One of the great things about very robust and powerful abstractions is that they can give you tremendous leverage. The leverage can be so great that you can build something much greater than the sum of its parts. However, I worry that the web is an end to this kind of abstraction. I'd like to explore why that is and what we can do about it.

Wrangling Clojure Stacktraces

Clojure error messages and stacktraces are the number one most complained-about feature of Clojure. We look at some tips and resources for dealing with them.

Clojure's unsung heroics with concurrency

People know about the immutable data structures and the STM. But there's something going on at a much deeper level that is really hard to get right in Java. It has to do with the optimizations the JIT will run on your code.

JVM JIT Optimizations

The JVM JIT is a highly optimized compiler. I present some resources for learning what it does.

JVM Deployment Options

When you're working at a company, you usually inherit their deployment system. And that's great because then you just do what they do. But what if you are on your own? What are the options for deploying a Clojure server?

How do Clojure Programmers Deal with Long Startup Times

Clojure startup times suck. Let's just be honest. How do Clojure programmers live with that? Maybe that's the wrong way to think about it.

Why Clojure starts up slowly — is it really the JVM?

One of the most common complaints about the JVM is the long startup time. But what is really taking so long? We analyze some commands to find out.

Problems with the JVM

The JVM is great but far from perfect. Here are some problems with the JVM that Clojure has to work around.

Java Generational Garbage Collection

The JVM's garbage collector allows for Clojure's persistent data structures to be practical. It's one of the benefits of being a hosted language: you can take advantage of the millions of dollars invested into the JVM's development.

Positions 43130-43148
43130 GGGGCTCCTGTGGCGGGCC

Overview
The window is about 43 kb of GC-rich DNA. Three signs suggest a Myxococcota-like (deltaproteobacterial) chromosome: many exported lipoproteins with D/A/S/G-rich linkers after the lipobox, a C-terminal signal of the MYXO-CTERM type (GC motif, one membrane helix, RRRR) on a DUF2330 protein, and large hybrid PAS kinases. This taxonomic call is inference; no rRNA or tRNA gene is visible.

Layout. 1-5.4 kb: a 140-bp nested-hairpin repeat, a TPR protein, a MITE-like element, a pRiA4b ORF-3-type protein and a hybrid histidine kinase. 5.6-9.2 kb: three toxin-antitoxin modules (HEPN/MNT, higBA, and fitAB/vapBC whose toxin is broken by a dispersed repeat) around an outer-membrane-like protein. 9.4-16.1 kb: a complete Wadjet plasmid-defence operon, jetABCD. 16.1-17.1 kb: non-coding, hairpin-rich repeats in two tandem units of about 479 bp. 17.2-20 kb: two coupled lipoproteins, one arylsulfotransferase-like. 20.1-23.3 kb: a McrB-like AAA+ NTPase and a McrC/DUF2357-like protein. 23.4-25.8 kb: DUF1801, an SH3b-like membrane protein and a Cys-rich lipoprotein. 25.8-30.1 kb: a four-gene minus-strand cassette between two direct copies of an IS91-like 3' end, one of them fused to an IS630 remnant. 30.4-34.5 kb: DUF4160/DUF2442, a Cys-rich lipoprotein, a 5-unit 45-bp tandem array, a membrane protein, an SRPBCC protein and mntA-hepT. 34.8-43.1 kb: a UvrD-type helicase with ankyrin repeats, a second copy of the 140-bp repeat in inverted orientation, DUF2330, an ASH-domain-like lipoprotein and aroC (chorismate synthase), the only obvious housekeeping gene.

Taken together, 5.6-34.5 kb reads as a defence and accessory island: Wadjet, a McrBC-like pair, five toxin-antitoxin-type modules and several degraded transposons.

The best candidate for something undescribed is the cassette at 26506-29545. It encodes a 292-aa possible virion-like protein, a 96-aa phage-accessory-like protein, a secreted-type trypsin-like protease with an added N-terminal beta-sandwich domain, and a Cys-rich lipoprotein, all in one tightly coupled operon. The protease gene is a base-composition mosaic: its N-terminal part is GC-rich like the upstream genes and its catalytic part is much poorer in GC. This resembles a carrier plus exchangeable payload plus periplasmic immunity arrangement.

Tricks for Java interop

There are several features of Java that generate weird classnames. We look at how to refer to them from Clojure.

Clojure is a better Java than Java

How is it possible that Clojure is better than Java at its own game? Hear me out, then decide for yourself.

Clojure's Hosted Legacy

Clojure was designed as a hosted language. So what is Clojure, the language, if it relies on the features of a host? And what are the disadvantages of choosing the JVM as a host?

The Idea of Lisp

How a programming language can be an idea.

Building Composable Abstractions Rehearsal 3

My third rehearsal for my upcoming Clojure/conj talk.

Two rehearsals for my Clojure/conj talk

My upcoming Clojure/conj talk is fast approaching. I recorded two rehearsals in two days. Watch them!

New Orleans Clojure Workshop Retrospective

We organized a Clojure workshop. Here's what went right and what we should do next time.

Functional JavaScript

Many of us have to use JavaScript. But does that mean we can't use functional programming? Sure, with discipline. But can we make it even easier?

Concurrency and Parallelism in the Real World

Concurrency and parallelism are concepts that we make use of every day off of the computer. I give some real world examples and we analyze them for concurrency and parallelism.

What my daughter's blocks teach us about learning

My daughter's blocks taught her to match shapes with a lot of fast feedback. Fast feedback is a powerful tool to learn any skill. I analyze how the blocks helped my daughter learn and compare it to learning Clojure.

Master one skill at a time